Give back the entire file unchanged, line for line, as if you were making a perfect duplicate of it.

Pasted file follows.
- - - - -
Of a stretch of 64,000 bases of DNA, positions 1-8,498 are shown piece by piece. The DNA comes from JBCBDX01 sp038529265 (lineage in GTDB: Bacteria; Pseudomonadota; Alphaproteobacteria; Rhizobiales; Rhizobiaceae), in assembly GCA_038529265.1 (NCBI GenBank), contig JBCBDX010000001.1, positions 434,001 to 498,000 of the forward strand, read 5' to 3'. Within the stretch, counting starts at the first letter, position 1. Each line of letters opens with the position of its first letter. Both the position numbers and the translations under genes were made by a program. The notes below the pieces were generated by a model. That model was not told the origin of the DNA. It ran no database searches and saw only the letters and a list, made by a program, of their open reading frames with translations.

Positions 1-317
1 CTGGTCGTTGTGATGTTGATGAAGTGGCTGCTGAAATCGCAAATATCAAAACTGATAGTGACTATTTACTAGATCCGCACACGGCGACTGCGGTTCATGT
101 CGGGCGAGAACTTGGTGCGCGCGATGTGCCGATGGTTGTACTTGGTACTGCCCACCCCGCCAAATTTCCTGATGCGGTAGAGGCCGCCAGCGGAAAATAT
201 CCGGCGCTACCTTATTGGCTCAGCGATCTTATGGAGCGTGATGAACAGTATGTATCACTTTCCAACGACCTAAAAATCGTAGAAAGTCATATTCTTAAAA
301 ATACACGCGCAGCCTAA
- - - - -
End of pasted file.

Of a stretch of 64,000 bases of DNA, positions 1-8,498 are shown piece by piece. The DNA comes from JBCBDX01 sp038529265 (lineage in GTDB: Bacteria; Pseudomonadota; Alphaproteobacteria; Rhizobiales; Rhizobiaceae), in assembly GCA_038529265.1 (NCBI GenBank), contig JBCBDX010000001.1, positions 434,001 to 498,000 of the forward strand, read 5' to 3'. Within the stretch, counting starts at the first letter, position 1. Each line of letters opens with the position of its first letter. Both the position numbers and the translations under genes were made by a program. The notes below the pieces were generated by a model. That model was not told the origin of the DNA. It ran no database searches and saw only the letters and a list, made by a program, of their open reading frames with translations.

Positions 1-317
1 CTGGTCGTTGTGATGTTGATGAAGTGGCTGCTGAAATCGCAAATATCAAAACTGATAGTGACTATTTACTAGATCCGCACACGGCGACTGCGGTTCATGT
101 CGGGCGAGAACTTGGTGCGCGCGATGTGCCGATGGTTGTACTTGGTACTGCCCACCCCGCCAAATTTCCTGATGCGGTAGAGGCCGCCAGCGGAAAATAT
201 CCGGCGCTACCTTATTGGCTCAGCGATCTTATGGAGCGTGATGAACAGTATGTATCACTTTCCAACGACCTAAAAATCGTAGAAAGTCATATTCTTAAAA
301 ATACACGCGCAGCCTAA